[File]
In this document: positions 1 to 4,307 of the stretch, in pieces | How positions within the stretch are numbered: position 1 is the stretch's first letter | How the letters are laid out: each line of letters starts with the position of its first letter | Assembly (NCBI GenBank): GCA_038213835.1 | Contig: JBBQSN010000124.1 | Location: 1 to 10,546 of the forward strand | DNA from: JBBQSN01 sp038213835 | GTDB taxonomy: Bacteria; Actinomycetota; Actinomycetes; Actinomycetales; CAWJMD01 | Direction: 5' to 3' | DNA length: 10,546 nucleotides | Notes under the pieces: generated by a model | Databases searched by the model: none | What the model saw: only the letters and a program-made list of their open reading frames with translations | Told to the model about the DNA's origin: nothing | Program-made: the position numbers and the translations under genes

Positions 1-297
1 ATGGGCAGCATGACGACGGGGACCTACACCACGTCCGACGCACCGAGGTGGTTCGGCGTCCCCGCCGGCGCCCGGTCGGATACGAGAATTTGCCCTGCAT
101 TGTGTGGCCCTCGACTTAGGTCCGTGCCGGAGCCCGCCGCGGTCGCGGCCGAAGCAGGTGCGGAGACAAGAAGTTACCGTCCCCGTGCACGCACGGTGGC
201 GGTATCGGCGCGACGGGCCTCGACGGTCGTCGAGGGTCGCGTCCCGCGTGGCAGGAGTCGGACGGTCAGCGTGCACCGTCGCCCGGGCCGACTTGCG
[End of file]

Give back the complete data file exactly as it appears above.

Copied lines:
In this document: positions 1 to 4,307 of the stretch, in pieces | How positions within the stretch are numbered: position 1 is the stretch's first letter | How the letters are laid out: each line of letters starts with the position of its first letter | Assembly (NCBI GenBank): GCA_038213835.1 | Contig: JBBQSN010000124.1 | Location: 1 to 10,546 of the forward strand | DNA from: JBBQSN01 sp038213835 | GTDB taxonomy: Bacteria; Actinomycetota; Actinomycetes; Actinomycetales; CAWJMD01 | Direction: 5' to 3' | DNA length: 10,546 nucleotides | Notes under the pieces: generated by a model | Databases searched by the model: none | What the model saw: only the letters and a program-made list of their open reading frames with translations | Told to the model about the DNA's origin: nothing | Program-made: the position numbers and the translations under genes

Positions 1-297
1 ATGGGCAGCATGACGACGGGGACCTACACCACGTCCGACGCACCGAGGTGGTTCGGCGTCCCCGCCGGCGCCCGGTCGGATACGAGAATTTGCCCTGCAT
101 TGTGTGGCCCTCGACTTAGGTCCGTGCCGGAGCCCGCCGCGGTCGCGGCCGAAGCAGGTGCGGAGACAAGAAGTTACCGTCCCCGTGCACGCACGGTGGC
201 GGTATCGGCGCGACGGGCCTCGACGGTCGTCGAGGGTCGCGTCCCGCGTGGCAGGAGTCGGACGGTCAGCGTGCACCGTCGCCCGGGCCGACTTGCG